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An ordinance that proposed banning smoking for new occupancies of multiunit residences moved forward on Tuesday.
An ordinance that proposed banning smoking for new occupancies of multiunit residences moved forward on Tuesday.

News, City Council, Health, Santa Monica

Smoking To Be Banned In Santa Monica Apartments, Condos

Posted Jul. 13, 2012, 1:48 am

Parimal M. Rohit / Staff Writer

Smokers across Santa Monica are on the verge of having one less place to light up: their own homes.

Four of the six city council members present at Tuesday’s public meeting voted in favor of an ordinance that proposed banning smoking for new occupancies of multiunit residences.

The ordinance would also designate all existing residential units in multi-unit properties are designated as either smoking or non-smoking, and that the smoking status of units be disclosed in certain ways.

“The primary purposes of the requirements would be to provide information to those making decisions about where to live, and to decrease exposure to second-hand smoke in residential properties,” City staff said. “Under the proposed law, current occupants of apartments and condominiums would be able to choose either smoking or non-smoking status for their dwelling unit. If a unit is designated non-smoking, then smoking would thereafter be prohibited in that unit. If a unit is vacated (including a smoking unit), the unit’s designation would be non-smoking for the next occupant and thereafter.”

Staff added: “The designate and disclose rule would not apply to properties or units that are already smoke-free.”

The proposed ordinance, which would not apply to single-family residences, also suggested “an explicit prohibition against smoking in all units that are designated non-smoking.”

“All current tenants who choose to designate their units for smoking, or those that remain undesignated, would be exempted,” City staff said. “Thus, all current tenants who smoke would thereby be allowed to continue smoking in their units.”

Nearly two dozen speakers addressed the council during the agenda item – many expressed support of the ordinance. Some speakers who lived in apartment complexes told the council they personally experienced difficulties with asthma because of tenants smoking in neighboring units.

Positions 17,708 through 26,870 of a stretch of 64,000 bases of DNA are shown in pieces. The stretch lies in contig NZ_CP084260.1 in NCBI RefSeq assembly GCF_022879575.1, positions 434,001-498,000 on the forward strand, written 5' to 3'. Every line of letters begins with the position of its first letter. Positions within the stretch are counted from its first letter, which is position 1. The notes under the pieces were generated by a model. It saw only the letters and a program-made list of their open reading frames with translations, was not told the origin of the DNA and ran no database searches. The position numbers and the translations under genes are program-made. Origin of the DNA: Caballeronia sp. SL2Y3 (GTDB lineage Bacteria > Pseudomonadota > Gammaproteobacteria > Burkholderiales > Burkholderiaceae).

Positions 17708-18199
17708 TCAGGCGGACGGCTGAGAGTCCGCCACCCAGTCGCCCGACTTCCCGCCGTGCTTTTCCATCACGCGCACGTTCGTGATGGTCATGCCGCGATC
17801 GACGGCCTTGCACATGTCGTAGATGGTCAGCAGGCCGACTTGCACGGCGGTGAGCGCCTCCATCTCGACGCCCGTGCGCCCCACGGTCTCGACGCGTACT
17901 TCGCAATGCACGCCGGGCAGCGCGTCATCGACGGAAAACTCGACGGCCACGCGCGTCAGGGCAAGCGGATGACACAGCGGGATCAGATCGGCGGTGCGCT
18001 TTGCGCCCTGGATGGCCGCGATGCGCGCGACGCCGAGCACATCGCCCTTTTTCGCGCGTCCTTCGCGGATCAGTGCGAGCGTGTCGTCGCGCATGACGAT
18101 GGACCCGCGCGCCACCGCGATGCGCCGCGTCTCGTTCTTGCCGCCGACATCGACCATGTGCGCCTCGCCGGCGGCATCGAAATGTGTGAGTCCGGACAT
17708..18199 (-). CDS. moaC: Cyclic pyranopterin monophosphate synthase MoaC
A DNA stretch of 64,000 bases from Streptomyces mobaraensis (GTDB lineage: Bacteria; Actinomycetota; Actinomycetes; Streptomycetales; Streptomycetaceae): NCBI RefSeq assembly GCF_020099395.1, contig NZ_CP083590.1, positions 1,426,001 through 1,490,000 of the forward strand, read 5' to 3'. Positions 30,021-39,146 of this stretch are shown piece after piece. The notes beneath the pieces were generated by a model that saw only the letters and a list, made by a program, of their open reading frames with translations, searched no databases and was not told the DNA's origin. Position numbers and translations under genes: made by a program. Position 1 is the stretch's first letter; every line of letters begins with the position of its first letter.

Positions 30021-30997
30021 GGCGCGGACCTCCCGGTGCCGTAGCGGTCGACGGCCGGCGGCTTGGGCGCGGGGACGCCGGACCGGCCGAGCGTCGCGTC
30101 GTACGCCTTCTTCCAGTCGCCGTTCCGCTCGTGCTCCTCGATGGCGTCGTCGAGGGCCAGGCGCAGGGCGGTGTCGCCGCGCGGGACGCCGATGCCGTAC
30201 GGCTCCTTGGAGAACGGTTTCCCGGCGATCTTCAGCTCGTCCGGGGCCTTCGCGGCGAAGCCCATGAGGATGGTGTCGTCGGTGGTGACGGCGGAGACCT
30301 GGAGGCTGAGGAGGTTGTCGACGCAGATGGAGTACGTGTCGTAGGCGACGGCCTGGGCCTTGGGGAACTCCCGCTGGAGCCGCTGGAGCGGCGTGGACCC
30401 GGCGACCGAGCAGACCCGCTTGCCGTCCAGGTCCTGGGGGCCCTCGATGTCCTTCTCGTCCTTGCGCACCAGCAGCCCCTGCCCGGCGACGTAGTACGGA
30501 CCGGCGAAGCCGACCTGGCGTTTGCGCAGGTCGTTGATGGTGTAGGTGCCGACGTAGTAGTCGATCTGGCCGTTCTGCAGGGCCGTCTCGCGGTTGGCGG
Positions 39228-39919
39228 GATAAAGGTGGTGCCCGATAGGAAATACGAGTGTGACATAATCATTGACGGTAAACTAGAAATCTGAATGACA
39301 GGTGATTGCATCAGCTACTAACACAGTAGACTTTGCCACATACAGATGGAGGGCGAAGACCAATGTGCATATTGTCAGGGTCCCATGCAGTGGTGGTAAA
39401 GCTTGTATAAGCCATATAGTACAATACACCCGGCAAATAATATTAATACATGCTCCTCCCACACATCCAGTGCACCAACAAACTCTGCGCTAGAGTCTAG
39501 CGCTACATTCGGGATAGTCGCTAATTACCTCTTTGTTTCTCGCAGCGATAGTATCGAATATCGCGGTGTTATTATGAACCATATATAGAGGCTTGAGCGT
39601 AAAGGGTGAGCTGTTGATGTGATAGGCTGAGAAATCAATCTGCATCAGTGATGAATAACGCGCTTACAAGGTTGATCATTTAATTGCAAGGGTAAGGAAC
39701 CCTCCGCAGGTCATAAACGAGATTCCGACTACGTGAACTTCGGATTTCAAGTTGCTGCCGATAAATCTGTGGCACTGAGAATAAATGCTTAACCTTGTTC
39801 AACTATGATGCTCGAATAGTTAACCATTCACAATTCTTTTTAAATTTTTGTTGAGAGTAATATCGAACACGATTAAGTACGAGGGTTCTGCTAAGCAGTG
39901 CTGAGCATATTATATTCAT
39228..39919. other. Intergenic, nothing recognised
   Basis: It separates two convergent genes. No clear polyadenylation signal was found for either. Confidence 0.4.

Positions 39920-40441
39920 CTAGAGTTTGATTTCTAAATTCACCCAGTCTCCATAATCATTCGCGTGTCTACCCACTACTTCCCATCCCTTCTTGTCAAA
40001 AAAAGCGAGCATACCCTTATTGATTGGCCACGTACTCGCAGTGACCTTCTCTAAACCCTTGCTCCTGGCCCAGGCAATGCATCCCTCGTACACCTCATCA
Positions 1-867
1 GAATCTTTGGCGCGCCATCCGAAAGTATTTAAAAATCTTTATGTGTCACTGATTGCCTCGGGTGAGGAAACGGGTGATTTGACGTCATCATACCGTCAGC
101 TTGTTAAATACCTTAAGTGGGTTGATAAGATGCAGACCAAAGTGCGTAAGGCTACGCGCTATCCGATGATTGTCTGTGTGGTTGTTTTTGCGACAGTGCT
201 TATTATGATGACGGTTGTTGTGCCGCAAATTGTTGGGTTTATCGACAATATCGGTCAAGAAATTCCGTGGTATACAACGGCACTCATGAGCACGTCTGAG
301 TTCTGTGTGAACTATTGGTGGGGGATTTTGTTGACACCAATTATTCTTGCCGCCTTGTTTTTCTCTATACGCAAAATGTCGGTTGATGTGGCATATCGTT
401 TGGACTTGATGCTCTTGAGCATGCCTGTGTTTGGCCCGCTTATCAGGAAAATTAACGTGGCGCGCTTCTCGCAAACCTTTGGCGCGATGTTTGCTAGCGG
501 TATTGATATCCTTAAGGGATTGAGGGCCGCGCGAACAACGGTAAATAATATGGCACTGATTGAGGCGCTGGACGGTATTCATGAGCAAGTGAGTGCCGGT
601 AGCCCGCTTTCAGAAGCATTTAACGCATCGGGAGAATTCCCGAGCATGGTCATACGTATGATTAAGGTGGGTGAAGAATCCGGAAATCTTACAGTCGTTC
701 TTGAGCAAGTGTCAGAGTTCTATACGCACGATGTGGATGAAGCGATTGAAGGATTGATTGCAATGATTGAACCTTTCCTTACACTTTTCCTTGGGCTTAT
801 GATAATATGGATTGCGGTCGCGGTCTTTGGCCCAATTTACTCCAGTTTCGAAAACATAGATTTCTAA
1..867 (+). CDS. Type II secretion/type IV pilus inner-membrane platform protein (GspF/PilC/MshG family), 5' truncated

“This ordinance would be a major step forward for the health of Santa Monica residents,” Michael Ong, a UCLA physician, Sunset Park resident, and new father told council members. “The bigger issue is for those places like multiunit housing, particularly apartment buildings or condominiums, the probability of (smoke) spreading is much higher because of all the shared spaces that exist between each of these different types of units or homes.”

Another resident, Willow Evans, applauded the ordinance, but pondered whether it was expansive enough.

“I know the ordinance before you will do a lot of good in this city,” Evans said. “However, what about the people that are suffering now? They would not be helped at all by this ordinance and would have no remedy except to move. It doesn’t help all the neighbors that are breathing smoke right now.”

Council member Bobby Shriver agreed, saying while Santa Monica often liked to consider itself a leader, in this situation, the city was a follower.

“We’re way behind the curve here. I don’t care what anybody else says. Santa Monica likes to think of itself as a leader. It’s a follower here,” Shriver said. “I see Pasadena taking the lead on this. I don’t know why we don’t have a policy where we say all the units are going to be smoke-free. Why isn’t that a good policy?”

Seven California cities already have similar but more expansive ordinances that will eventually apply to all multi-unit residential properties in those respective municipalities.

“We have dillydallied while people have presented these stories to us in the hope that somehow we’ll protect the tenancies of chain smokers over the tenancies of women with children who are coming down here and telling us about their asthmatic conditions,” Shriver continued.

He also said the full disclosure requirement “has to happen or none of this is meaningful.”

One of the two votes against the ordinance, Council member Kevin McKeown said while he is not a fan of smoking and supports controlling the consequences of secondhand smoke, he believes the ordinance, as proposed, is not completely equitable.

“I can accept the idea that all new buildings and even all new tenancies in existing buildings should be non smoking” McKeown said. “And that has am impact on freedom of people to live where they want to, but maybe that’s a trade off we have to make in the interest of public health. We need to keep health important. But I think we have to give a clean deal.